Small House of Everything

Small House of Everything

Wednesday, October 18, 2017

MUSIC FROM THE PAST: END OF THE LINE

The Traveling Wilburys.


https://www.youtube.com/watch?v=UMVjToYOjbM

BAD JOKE WEDNESDAY

"My roommate is super arrogant.  She always refers to her breasts as 'the twins,' which I think is funny, because I've seen the twins, and they're fraternal." -- Jamie lee

Tuesday, October 17, 2017

MUSIC FROM THE PAST: SHE CAME IN THROUGH THE BATHROOM WINDOW

Joe Cocker, with a great Beatles cover.


https://www.youtube.com/watch?v=CsA7lpzffEE

OVERLOOKED FILM: NOSFERATU (1922)

Halloween is two weeks away, so it's a good time to look at this classic take on Dracula.  For me, Max Schreck is the greatest vampire in cinematic history -- his portrayal sparked rumors that he was a real vampire, something that formed the basis of  2000's Shadow of the Vampire with Willem Defoe.  In reality, Schreck (the word means "terror" in German) was a successful stage actor in Germany who drifted into silent films and survived the advent of talkies until his death in 1936.  Schreck was well-known for his innovative use of costume and make-up.

A surprising number of people have never seen Nosferatu.  It is one of the best films ever made and is a striking example of German expressionism in silent film.  This print has the added benefit of a great score.

Enjoy.  Or shiver.  Or both.

https://archive.org/details/Nosferatu1922

Monday, October 16, 2017

MUSIC FROM THE PAST: JUG BAND MUSIC

The Lovin' Spoonful.


https://www.youtube.com/watch?v=ijSlzKr30b4

INCOMING


  • Stuart Kaminsky, Behind the Mystery.  Seventeen interviews with well-known American mystery writers:  Sue Grafton, Elmore Leonard, Donald Westlake, Faye and Jonathan Kellerman, Martin Cruz Smith, Robert B. Parker, Lisa Scottoline, James Lee Burke, Tony Hillerman, Ann Rule, Mickey Spillane, Michael Connelly, Evan Hunter/Ed McBain, Sara Paretsky, Joseph Wambaugh, Lawrence Block, and John Jakes.  A great line-up of authors (half a dozen of whom are no longer with us), interesting interviews, wonderful (and multiple) photographs of each subject (along with pics of homes, work spaces, pets, etc.) by Laurie Roberts, all in all a very attractive book (marred by at least one glaring inaccuracy/typo I spotted while thumbing through the book).  A keeper.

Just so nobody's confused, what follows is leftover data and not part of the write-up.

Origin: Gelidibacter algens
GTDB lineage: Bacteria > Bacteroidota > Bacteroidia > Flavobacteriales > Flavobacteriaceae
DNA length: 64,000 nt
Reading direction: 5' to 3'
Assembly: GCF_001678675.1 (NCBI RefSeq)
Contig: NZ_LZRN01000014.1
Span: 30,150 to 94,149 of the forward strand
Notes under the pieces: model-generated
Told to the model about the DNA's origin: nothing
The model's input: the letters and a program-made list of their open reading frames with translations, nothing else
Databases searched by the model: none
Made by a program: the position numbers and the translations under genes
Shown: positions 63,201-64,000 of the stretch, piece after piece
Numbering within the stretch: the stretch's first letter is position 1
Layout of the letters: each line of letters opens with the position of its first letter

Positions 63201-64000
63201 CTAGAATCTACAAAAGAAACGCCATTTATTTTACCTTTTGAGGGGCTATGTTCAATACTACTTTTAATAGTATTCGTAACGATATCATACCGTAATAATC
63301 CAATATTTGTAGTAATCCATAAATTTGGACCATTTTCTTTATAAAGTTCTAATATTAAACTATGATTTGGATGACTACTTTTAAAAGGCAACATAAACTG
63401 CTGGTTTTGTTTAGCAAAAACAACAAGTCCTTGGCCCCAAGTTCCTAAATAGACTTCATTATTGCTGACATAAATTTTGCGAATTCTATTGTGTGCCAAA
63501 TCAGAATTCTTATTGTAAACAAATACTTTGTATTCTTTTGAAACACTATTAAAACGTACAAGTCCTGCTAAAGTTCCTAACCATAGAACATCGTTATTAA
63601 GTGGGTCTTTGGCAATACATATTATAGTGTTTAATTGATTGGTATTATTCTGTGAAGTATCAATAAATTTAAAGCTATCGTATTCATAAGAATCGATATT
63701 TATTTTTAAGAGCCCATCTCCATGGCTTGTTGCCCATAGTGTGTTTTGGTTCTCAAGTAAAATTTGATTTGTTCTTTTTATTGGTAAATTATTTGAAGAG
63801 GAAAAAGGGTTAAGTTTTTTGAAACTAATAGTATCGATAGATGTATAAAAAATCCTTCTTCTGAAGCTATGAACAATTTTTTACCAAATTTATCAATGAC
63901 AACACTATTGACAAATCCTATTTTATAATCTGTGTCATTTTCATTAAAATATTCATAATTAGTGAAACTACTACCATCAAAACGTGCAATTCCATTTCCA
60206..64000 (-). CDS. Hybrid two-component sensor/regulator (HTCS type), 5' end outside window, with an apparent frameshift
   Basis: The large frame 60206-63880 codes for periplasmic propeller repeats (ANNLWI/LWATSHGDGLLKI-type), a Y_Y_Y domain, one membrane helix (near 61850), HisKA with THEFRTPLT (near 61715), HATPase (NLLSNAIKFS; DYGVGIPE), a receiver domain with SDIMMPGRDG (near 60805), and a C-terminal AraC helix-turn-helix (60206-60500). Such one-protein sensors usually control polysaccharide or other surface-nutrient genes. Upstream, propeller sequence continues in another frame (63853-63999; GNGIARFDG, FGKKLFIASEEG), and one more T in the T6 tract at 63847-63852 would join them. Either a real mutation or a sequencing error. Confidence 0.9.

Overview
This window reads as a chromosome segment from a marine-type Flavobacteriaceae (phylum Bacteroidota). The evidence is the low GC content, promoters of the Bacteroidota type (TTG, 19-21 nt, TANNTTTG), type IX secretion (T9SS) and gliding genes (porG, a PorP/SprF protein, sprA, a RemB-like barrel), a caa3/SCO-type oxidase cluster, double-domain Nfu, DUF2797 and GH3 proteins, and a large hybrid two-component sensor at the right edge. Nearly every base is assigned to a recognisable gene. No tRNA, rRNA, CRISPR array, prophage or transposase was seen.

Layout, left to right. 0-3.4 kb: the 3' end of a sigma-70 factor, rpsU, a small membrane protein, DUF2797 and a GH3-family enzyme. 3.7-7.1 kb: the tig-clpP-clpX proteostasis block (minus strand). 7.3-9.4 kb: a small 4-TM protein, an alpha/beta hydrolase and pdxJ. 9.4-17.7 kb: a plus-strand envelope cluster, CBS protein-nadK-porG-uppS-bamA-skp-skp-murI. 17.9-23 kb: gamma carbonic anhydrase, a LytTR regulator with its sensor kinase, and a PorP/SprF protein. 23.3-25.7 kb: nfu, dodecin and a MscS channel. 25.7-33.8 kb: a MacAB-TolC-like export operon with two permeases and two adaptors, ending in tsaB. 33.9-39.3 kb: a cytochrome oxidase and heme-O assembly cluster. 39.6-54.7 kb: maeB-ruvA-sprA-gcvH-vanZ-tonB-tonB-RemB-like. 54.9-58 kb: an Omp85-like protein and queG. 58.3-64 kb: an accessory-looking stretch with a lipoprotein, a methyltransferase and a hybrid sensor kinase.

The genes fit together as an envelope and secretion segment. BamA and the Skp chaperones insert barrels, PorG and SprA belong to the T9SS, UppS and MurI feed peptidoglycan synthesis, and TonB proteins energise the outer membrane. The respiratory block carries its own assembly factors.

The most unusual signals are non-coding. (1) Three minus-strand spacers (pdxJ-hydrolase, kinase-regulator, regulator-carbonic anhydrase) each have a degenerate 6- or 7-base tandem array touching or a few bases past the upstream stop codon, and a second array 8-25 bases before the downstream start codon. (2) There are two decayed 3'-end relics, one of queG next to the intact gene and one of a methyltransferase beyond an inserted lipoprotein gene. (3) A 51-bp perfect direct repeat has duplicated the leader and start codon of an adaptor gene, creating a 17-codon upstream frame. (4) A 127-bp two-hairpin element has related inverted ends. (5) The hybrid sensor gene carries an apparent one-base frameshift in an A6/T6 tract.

• Robert B. Parker, Rough Weather.  A Spenser novel.  "Heidi Bradshaw is wealthy, beautiful, and well connecte -- and she needs Spenser's help.  in a most unlikely request, Heidi, a notorious gold digger recently separated from her husband, recruits the Boston P.I. to accompany her to he private island, Tashtego, for her daughter's wedding.  Spenser is unsure of what his role as personal bodyguard will entail, but he consents when it's decided that he can bring his beloved Susan Silverman along.  It should be a straightforward job for Spenser:  show up for appearances, have some drinks, and spend some quality time with Susan.  Yet when his old nemesis Rugar -- the Gray Man -- arrives on Tashtego, Spenser realizes that something is amiss.  with a hurricane-level storm brewing outside, the Gray Man jumps into action, firing fatal shots into the crowd of guests and kidnapping the bride -- but Spenser knows that the sloppy guns-for-hire abduction is not Rugar's style."  I've been catching up on Parker and Spenser recently.  Despite the fact that Susan is annoying and Spenser is a bit too-too, I've been enjoying the read-a-thon.  I'll probably wrap up the entire series over the next week.

Sunday, October 15, 2017

HOP O' MY THUMB

Two different edition of Charles Perrault's classic children's story with interesting illustrations.  No dates of publication are given but it's safe to assume it was before my time.  The second appears to be from the 1880s.  The first is filed under "filicide."  Fairy tales were much tougher back then.


https://archive.org/details/hopomythumbperra00perriala

https://archive.org/details/hopomythumb00perriala